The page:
Breaking: US Army OFFICIALLY Cancels ICSR Program

    Heckler & Koch G28 Patrol - a possible ICSR contender - what might have been...

    Rest in Peace Interim Combat Service Rifle, we hardly knew thee. The Army’s ICSR program has joined the much more ambitious Advanced Combat Rifle program of the 1980s and the more recent ill-fated Individual Carbine program in the annals of US Army rifle procurement history.

    The official cancellation notice was posted on FedBizOps on 28 November:

    This notice is to inform interested parties of the cancellation of the Commercial Opportunity Notice (CON) for the Interim Combat Service Rifle (ICSR), under CON W15QKN-17-Z-0ANP due to a reprioritization of funding previously allocated for the ICSR.

    Resulting from a change in strategy, the Government is reallocating the ICSR funding to the Next Generation Squad Weapon (NGSW). The NGSW will be a long term solution to meet the identified capability gap instead of the ICSR, which was an interim solution.

    It is requested that Offerors who have submitted bid samples under CON W15QKN-17-Z-0ANP contact below referenced Government point of contact (POC) for the return of their bid sample(s). Requests for Bid Sample returns will be processed as they are received and should begin to ship no earlier than mid-January 2018.

    The Interim Combat Service Rifle, chambered in 7.62x51mm, was planned to replace the M4. Announced back in June 2017, the Army released a series of detailed Requests for Information (RFIs) from manufacturers for a Commercial Off The Shelf (COTS) system that would be able to defeat increasingly prevalent ceramic body armour and provide ‘overmatch’ capability to engage targets at greater ranges than the 5.56x45mm M16/M4 platform.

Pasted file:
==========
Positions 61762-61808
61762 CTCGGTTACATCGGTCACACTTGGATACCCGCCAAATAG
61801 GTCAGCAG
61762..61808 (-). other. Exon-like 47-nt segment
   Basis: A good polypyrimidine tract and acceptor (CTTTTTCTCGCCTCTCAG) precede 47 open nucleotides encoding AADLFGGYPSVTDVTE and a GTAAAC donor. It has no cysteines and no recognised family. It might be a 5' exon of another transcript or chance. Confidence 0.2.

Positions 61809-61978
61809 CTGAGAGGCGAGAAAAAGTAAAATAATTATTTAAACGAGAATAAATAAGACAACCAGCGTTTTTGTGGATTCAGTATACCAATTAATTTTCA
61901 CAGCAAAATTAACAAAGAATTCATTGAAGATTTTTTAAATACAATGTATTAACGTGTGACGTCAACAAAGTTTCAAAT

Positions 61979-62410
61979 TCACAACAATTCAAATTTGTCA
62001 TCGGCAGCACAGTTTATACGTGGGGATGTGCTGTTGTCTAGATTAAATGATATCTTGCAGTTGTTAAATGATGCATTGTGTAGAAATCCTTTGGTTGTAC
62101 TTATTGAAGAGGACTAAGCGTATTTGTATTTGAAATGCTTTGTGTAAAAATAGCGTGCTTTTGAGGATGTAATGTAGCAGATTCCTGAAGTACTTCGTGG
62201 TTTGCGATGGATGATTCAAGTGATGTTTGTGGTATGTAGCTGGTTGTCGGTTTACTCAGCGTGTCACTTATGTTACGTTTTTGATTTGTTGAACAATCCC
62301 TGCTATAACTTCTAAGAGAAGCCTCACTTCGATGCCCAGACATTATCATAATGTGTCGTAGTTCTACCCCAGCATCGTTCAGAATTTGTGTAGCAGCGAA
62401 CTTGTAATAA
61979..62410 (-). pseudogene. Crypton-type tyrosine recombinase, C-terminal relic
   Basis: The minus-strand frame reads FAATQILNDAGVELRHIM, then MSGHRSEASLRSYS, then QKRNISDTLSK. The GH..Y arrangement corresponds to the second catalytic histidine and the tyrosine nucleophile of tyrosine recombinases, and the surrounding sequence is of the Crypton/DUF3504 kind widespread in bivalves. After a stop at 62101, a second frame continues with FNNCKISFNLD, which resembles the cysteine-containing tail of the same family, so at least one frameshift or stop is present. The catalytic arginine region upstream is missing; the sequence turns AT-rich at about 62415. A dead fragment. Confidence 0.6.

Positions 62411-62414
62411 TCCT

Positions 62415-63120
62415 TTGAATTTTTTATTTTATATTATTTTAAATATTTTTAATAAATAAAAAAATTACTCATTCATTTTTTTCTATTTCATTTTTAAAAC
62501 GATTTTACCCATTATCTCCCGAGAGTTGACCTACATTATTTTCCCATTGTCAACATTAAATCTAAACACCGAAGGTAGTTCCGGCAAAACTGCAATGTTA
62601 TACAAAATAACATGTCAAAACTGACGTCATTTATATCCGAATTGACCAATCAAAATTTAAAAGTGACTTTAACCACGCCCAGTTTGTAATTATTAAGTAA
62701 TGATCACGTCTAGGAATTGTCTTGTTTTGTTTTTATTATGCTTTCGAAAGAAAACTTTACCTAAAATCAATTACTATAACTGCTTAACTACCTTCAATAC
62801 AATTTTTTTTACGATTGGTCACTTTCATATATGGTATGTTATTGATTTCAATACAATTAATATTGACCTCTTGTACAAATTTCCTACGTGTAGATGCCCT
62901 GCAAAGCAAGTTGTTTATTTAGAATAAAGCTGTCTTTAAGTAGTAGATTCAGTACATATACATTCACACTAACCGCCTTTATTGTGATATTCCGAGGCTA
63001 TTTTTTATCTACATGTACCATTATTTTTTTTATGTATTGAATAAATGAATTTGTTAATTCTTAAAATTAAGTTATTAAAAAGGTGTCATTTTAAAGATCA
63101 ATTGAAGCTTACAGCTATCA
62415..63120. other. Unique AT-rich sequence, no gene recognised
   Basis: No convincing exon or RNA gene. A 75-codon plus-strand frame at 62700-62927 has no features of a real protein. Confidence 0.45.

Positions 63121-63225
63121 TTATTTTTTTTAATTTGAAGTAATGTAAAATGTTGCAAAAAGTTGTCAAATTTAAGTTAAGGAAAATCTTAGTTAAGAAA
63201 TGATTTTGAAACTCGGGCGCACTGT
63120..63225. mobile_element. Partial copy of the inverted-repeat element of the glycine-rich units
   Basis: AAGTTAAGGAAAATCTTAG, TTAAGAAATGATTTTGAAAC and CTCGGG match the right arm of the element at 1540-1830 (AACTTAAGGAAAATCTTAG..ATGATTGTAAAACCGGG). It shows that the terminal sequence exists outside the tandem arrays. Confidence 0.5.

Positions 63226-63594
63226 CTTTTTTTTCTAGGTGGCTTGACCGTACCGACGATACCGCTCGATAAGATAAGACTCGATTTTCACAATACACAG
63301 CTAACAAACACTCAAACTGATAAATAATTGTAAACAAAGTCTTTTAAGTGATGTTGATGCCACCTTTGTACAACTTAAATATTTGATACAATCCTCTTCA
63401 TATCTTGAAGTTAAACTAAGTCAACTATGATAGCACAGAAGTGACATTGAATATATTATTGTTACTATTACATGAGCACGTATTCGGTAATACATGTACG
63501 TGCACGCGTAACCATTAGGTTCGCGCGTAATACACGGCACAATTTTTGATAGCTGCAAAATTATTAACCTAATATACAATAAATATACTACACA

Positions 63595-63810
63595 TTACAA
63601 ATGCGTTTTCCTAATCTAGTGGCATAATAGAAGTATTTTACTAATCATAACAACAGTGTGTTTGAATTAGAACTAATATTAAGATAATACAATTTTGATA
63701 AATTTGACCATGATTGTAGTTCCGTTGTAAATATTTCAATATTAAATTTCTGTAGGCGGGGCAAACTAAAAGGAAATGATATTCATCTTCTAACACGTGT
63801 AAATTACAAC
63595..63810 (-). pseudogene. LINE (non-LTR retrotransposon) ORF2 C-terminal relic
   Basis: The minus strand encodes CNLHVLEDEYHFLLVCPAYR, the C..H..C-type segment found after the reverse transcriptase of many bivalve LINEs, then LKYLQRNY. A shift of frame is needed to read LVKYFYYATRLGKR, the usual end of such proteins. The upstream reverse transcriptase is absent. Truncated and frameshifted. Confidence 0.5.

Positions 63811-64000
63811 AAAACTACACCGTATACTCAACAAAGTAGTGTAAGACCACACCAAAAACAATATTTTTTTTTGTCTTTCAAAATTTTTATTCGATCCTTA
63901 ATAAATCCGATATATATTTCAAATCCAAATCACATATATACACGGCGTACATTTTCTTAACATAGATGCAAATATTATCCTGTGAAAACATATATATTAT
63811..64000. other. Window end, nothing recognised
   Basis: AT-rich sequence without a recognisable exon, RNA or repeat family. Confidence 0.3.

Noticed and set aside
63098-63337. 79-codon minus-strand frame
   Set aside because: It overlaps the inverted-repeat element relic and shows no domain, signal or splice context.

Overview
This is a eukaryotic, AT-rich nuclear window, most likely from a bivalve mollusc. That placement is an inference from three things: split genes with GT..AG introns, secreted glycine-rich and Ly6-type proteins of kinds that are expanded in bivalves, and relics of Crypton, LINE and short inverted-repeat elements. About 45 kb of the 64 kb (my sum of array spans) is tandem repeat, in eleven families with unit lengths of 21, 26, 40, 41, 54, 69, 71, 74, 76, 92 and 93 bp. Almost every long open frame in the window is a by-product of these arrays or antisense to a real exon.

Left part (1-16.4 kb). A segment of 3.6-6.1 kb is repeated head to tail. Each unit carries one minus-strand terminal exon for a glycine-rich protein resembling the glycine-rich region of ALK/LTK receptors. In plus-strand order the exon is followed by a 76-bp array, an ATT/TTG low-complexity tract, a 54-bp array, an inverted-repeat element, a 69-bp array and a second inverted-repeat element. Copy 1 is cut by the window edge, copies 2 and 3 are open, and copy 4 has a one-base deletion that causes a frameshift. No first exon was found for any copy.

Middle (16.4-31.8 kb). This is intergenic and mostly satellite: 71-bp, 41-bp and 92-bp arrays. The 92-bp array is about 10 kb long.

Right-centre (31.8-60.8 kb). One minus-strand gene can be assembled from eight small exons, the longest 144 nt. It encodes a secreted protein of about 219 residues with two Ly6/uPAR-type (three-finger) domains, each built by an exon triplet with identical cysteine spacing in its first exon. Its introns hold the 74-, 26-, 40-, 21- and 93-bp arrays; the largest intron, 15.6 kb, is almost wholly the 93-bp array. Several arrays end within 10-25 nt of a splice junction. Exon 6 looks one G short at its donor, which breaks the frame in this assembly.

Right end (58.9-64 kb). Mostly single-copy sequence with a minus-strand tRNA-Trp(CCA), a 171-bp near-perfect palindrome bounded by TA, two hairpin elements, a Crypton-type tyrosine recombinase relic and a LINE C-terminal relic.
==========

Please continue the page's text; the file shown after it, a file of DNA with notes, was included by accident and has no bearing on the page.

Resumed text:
Our very own Nathaniel F has led the charge on covering the abortive ICSR, identifying some key questions about its aims early on. In September it emerged that the ICSR development program was dead in the water, axed in a massive review of the US Army’s current small arms programs. Officially announced just a month earlier, the new 7.62 rifle was unceremoniously dropped with official confirmation emerging two months later. The ICSR’s demise heralded what has been claimed to be a new era of US Army procurement with Army Chief of Staff General Mark Milley announcing a major overhaul with a new Futures & Modernization Command.

    The news of the cancellation of the ICSR’ Commercial Opportunity Notice is couched with the suggestion that the funding will be reallocated to the more long term Next Generation Squad Weapon (NGSW), which has just released an updated project notice and announced an Industry Day. The NGSW won’t be an ‘off the shelf’ option, instead it represents a transformative development in small arms technology with Milley  claiming that the next-generation individual and squad combat weapons will be a “10x improvement over any existing current system in the world.” As such the program is likely to take years as the near-term funding allocated by the Department of Defence to the ICSR cannot be readily transferred to the Army’s next great hope. In the meantime, the king is dead, long live the king.

    Matthew Moss

    Matthew Moss – Assistant Editor.

    Matt is a British historian specialising in small arms development and military history. He has written for a variety of publications in both the US and UK he also runs www.historicalfirearms.info, a blog that explores the history, development and use of firearms. Matt is also co-founder of www.armourersbench.com, a new video series on historically significant small arms.

    Reach Matt at: [email protected]


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